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Xenophobic violence in South Africa. Photo credit: Guillerme Sartori for Agence France Press and Getty Images.

Once again, this September, xenophobic violence was unleashed on other Africans, mostly Nigerians, in South Africa: businesses were closed, shops were looted, and people were killed. The attacks, which previously happened in 2008 and 2015 and also targeted Zimbabweans, Mozambicans, and Malawians, among other nationals, have drawn widespread international condemnation and, in cases, diplomatic actions. Prominent among the condemnation by writers is the Mozambican novelist Mia Couto’s open letter. Meanwhile, attempts to understand why—analyses of poverty, unemployment, high crime rates, police corruption, poor service delivery, the unbalanced political settlement since the end of Apartheid—have been offered.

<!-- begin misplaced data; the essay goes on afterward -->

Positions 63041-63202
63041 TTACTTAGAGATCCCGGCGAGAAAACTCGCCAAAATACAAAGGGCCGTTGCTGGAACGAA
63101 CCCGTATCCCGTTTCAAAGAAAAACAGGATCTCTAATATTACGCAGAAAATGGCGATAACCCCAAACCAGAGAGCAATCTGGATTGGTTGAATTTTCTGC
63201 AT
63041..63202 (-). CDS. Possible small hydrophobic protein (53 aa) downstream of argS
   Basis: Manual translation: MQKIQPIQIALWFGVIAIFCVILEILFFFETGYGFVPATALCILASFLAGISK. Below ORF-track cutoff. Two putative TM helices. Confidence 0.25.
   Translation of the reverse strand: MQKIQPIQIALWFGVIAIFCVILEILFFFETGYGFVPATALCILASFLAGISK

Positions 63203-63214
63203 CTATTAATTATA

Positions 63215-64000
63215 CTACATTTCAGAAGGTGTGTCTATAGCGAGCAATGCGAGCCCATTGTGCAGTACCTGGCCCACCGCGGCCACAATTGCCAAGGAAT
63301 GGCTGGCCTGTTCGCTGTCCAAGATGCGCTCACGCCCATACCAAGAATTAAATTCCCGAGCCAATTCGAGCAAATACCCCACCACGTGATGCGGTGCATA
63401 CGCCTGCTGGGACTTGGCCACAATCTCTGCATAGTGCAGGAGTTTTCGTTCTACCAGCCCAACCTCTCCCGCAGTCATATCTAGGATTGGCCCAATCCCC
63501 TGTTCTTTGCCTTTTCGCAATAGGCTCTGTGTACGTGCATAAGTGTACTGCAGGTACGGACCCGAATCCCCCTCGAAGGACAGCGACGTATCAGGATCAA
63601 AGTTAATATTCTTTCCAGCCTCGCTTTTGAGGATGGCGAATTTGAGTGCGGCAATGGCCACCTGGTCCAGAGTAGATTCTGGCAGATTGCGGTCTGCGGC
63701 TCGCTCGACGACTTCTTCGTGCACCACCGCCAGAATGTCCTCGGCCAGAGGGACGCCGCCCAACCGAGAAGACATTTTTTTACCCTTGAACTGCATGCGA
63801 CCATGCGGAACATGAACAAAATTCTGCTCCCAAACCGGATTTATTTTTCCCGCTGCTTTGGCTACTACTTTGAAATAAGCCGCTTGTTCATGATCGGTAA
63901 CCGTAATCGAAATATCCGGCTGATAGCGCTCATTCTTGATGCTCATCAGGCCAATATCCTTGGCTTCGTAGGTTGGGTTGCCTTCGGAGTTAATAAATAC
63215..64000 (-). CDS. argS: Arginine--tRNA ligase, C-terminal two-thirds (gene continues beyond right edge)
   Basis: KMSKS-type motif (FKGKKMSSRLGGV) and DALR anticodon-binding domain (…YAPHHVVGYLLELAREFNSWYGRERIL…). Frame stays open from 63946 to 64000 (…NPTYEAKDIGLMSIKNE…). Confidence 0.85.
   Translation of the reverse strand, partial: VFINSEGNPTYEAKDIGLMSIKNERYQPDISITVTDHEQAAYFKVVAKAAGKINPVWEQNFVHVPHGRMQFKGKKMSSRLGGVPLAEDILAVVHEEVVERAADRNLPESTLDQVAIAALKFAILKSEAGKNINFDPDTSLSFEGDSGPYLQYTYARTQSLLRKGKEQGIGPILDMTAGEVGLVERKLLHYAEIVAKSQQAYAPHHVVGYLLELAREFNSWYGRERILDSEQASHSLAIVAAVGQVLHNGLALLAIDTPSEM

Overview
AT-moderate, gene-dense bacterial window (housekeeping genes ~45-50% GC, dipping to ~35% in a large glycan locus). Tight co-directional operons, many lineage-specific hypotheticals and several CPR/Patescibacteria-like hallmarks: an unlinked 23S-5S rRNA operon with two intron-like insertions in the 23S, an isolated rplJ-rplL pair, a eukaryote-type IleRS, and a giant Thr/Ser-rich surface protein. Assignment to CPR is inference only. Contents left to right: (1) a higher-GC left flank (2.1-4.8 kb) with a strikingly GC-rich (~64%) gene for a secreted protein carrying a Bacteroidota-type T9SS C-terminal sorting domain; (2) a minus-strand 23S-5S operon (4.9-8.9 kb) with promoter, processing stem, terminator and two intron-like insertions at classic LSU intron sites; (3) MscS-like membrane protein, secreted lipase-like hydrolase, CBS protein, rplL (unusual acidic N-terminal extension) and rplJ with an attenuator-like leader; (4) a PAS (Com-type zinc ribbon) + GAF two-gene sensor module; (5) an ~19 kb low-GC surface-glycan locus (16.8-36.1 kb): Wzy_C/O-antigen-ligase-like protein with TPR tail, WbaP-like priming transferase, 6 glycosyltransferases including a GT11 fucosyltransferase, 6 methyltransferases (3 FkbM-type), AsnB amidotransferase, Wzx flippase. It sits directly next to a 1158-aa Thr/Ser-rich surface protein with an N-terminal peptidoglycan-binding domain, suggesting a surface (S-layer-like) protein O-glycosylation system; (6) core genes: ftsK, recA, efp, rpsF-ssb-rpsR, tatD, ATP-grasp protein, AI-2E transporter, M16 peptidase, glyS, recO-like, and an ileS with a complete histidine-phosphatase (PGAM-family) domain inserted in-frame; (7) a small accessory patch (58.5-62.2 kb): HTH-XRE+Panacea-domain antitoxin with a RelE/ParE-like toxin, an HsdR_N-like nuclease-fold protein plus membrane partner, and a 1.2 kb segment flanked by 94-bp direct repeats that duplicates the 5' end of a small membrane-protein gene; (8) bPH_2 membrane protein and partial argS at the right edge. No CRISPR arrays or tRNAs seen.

However, as Africa Is a Country founder Sean Jacobs noted in 2015, “this is a postcolonial problem.” Recall, he writes, “the mass expulsions between Nigeria and Ghana of emigrants from both countries in the 1980s, Uganda’s ejection of Asians, the struggle over Ivoirite that broke Cote d’Ivoire apart for a while or the way the Kenyan state has mistreated its Somali citizens since independence. The specifics in South Africa may be different, but the ways in which we respond follow a same pattern.”

We bring you 15 essays and reports to guide your understanding of xenophobia in South Africa and Africa.

NIGERIA – 1982: Refugees leaving Nigeria wait at the boarder to enter Benin as part of their journey back to Ghana. Photo credit: Michel Setboum/Getty Images.